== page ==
Presentation on theme: "Figurative Language. Figurative language is writing or speech that is not mean to be taken literally. Used by authors to express ideas in vivid and imaginative."— Presentation transcript:
Figurative language is writing or speech that is not mean to be taken literally. Used by authors to express ideas in vivid and imaginative ways. Irony Idioms Satire Imagery
Irony Irony is a literary or dramatic device in which something that is the opposite of what is expected occurs. Verbal irony – Someone says something but means another (sarcasm). “I just love liver.” Dramatic irony – The reader (audience) knows something character does not. Across 5 Aprils, Eb deserts thinking North will lose - is hopeless Situational irony – When what happens is the opposite of what is expected. “I went to the bank to deposit my check, but left it at home!”
Irony in “A Retrieved Reformation” P. 43 – “Me?” said Jimmy… “Why, warden, I never was in Springfield in my life?” Verbal P. 45 – “She’s Annabel Adams. Her pa owns the bank.” Situational – bank robber falls for girls whose father owns the bank. P. 46 – The clerk was impressed with the manner and clothes of Jimmy. Dramatic irony
Irony in Story P. 47 – From a good look across the street from Spencer’s shoe store, he got a good look at Ralph D. Spencer. Situational – detective catches up with Jimmy after he goes straight. P. 48 – Jimmy takes suitcase with burglary equipment into bank even though doesn’t plan to use it. Situational. P. 48 – When Annabel picks it up - dramatic
Irony in Story P. 49 – Decides to save child, but doing so exposes himself. Situational/dramatic because others have no idea of the danger P. 48 & 49 – Ben Price watches Jimmy – Dramatic because Jimmy does not know he’s being watched. P. 50 – “Guess you’re mistaken Mr. Spencer. Don’t believe I recognize you.” Verbal
Idioms Idioms are expressions that develop over time that cannot be taken literally. Often they are regional and people outside the region may not understand them. “It’s raining cats and dogs.” “Come out of your shell.” “Save for a rainy day.” “Up a creek without a paddle.”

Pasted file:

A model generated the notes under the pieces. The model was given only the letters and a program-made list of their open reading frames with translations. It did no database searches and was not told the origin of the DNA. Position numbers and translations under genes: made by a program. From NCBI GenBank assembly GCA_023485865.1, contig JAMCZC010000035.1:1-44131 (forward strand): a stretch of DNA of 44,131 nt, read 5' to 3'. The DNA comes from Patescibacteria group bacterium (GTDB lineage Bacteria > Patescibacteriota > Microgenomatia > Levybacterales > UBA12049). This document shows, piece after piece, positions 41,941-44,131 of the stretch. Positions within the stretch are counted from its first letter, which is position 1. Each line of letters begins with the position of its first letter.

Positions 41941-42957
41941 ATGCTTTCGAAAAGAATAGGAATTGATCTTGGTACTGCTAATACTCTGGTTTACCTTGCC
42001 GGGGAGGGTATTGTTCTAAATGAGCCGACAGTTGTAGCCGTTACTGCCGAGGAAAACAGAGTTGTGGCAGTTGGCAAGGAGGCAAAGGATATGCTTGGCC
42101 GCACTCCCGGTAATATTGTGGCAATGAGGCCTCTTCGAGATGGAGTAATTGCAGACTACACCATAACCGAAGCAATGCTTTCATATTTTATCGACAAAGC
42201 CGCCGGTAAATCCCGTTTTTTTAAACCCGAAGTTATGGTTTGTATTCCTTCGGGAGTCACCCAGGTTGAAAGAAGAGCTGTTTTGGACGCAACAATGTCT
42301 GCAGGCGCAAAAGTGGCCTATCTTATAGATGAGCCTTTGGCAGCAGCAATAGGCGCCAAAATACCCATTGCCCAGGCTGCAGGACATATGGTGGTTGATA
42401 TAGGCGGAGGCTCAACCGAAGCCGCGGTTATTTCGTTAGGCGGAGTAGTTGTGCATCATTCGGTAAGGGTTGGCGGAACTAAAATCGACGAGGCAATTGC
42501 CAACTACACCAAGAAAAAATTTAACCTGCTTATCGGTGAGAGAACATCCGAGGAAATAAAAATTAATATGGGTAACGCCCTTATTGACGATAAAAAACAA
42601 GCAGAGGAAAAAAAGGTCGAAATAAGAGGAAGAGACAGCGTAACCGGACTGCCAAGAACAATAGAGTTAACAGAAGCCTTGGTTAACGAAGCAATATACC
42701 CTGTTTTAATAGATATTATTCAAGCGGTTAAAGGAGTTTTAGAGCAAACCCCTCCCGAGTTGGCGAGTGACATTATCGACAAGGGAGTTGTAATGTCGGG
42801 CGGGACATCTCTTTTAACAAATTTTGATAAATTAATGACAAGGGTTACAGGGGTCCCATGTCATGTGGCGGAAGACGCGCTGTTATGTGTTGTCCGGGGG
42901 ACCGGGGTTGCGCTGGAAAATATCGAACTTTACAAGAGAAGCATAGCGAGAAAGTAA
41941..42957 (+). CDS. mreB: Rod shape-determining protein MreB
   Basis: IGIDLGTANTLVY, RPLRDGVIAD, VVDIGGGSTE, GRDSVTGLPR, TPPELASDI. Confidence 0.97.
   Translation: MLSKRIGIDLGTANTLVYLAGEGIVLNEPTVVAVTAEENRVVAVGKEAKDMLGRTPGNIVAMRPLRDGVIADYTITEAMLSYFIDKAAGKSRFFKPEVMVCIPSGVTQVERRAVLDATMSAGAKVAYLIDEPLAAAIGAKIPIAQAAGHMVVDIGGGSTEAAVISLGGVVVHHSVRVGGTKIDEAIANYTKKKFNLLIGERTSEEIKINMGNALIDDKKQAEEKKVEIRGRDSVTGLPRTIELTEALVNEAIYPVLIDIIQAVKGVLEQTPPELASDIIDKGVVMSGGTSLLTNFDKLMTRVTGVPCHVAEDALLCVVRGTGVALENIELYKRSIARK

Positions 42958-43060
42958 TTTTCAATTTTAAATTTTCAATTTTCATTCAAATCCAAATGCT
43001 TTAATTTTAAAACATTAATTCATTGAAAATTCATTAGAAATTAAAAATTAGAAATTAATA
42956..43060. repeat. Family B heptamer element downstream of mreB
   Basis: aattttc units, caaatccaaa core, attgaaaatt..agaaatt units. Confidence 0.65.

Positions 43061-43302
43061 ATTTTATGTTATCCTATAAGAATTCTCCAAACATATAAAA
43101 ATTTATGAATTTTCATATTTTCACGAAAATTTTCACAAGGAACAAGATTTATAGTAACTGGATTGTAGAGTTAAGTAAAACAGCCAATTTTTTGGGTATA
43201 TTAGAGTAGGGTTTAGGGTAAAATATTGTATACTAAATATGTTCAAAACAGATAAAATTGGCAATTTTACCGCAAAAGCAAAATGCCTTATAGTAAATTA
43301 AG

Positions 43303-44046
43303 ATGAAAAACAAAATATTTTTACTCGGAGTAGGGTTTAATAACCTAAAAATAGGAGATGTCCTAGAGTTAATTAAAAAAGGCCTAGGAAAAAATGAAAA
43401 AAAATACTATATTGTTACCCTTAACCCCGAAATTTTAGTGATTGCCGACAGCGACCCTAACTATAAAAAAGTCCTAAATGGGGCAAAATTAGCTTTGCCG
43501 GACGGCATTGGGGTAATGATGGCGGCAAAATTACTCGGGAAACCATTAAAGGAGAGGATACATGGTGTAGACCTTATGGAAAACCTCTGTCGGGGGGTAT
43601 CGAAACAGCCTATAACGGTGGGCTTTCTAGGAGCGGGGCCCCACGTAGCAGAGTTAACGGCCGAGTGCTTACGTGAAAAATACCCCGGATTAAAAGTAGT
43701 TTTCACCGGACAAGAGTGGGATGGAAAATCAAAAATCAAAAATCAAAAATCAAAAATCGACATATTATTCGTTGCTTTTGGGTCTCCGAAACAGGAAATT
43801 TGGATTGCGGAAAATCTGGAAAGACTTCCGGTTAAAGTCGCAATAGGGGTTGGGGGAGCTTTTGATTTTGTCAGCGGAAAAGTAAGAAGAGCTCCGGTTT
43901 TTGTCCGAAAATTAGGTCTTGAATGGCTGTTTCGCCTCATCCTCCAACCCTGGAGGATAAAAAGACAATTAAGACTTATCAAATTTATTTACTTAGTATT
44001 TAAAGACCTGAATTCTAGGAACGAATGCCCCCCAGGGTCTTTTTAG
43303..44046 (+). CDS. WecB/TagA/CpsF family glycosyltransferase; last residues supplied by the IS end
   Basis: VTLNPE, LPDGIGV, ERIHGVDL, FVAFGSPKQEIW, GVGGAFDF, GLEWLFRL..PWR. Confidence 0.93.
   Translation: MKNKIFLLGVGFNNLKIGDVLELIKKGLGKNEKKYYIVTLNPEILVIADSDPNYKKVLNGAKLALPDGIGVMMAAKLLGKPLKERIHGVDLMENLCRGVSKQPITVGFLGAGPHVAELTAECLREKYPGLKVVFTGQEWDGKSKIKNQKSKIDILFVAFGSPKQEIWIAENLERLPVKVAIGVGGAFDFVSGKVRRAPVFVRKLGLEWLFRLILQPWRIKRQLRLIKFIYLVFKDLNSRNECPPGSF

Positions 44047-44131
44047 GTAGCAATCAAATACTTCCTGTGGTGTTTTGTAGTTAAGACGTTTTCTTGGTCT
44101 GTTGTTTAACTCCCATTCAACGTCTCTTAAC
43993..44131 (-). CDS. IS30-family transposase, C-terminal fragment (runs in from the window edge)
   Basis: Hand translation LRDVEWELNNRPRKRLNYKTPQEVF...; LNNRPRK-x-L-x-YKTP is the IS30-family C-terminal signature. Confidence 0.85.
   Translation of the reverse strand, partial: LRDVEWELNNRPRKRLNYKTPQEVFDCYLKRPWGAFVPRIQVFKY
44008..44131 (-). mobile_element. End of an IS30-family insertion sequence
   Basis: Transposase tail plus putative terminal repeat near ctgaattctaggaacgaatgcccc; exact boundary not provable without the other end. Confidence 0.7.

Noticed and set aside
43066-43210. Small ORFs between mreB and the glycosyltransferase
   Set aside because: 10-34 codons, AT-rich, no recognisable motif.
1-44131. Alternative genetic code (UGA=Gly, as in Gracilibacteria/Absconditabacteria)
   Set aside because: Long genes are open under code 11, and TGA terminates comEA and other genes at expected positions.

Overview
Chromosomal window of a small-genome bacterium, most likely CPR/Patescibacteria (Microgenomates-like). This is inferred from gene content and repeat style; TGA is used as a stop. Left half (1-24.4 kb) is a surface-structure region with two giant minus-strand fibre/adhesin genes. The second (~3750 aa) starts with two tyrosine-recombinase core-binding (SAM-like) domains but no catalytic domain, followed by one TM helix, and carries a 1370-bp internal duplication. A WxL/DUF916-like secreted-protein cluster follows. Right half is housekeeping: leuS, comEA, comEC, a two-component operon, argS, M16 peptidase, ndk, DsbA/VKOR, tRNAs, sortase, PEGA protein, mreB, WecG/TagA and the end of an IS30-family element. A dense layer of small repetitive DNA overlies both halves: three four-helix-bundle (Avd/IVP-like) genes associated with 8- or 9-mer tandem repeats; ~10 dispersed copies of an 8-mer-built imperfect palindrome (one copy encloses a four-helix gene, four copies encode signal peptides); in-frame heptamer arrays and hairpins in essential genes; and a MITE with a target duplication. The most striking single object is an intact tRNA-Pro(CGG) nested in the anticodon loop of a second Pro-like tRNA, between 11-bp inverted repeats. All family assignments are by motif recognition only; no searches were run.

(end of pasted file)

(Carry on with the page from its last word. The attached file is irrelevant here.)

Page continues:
Satire Satire is a literary devise meant to make fun of and show the weaknesses of human nature or a particular person using wit, scorn, ridicule, or sarcasm. Often focuses on politics, society, weaknesses, wrongdoings with a moral voice. It often exaggerates the situation to show extreme foolishness. Often dramatic or verbal irony is used.
Techniques of Satire Hyperbole/exaggeration - To enlarge,, or represent something beyond normal bounds so that it becomes ridiculous and its faults can be seen Incongruity - To present things that are out of place or are absurd in relation to its surroundings
More Techniques of Satire Reversal - To present the opposite of the normal order (e.g., the order of events, hierarchical order). Parody - To imitate the techniques and/or style of some person, place, or thing.
Some Examples of Satire Subject of the satireComment or criticism SNL Weekend UpdateTelevision news Flaws and vices related to politics, entertainment and current events Scary MovieHorror Movies Exaggerates techniques used to scare audiences Austin Powers1960 Spy Movies Ridicules behavior of the spy and stupidity of the evil figure Political CartoonsPoliticians and Political Issues Policy decisions and personality traits of elected officials can be flawed Family GuyThe American Family There is no such thing as the perfect family South ParkFamilies and Social and Political Issues Foolish issues impact families and children
Imagery Imagery is the use of words or phrases that appeal to the senses. Writers use imagery to describe how their subjects look, sound, taste, feel, and smell. “Then a skeleton came out from among the trees. It was the skeleton of a Union soldier… The sunken cheeks were covered with a thin scattering of fuzz; the hair was lank and matted” (Across Five Aprils, p. 134)
Other Forms of Figurative Language Metaphor – A type of comparison used in literature when one thing is said to be another, “She is the sunshine on a rainy day.” Simile – A comparison using like or as, “She is like the sun.” Alliteration – A literary device in which the first letter of words in a sentence are the same, “Happily Harry hurriedly hopped home!” Oxymoron – figure of speech using contradictory words such as “large shrimp” “bitter sweet” “alone together”
Other Forms of Figurative Language Hyperbole – An exaggeration not meant to be taken seriously, “If I’ve told you once I’ve told you a thousand times!” Personification – when something non-human is given human characteristics, “The dark and sinister windows of the abandoned house watched me as I passed by.”
Onomatopoeia The word sounds like the sound it represents: Buzz Whoosh Shhhhh Bam Crash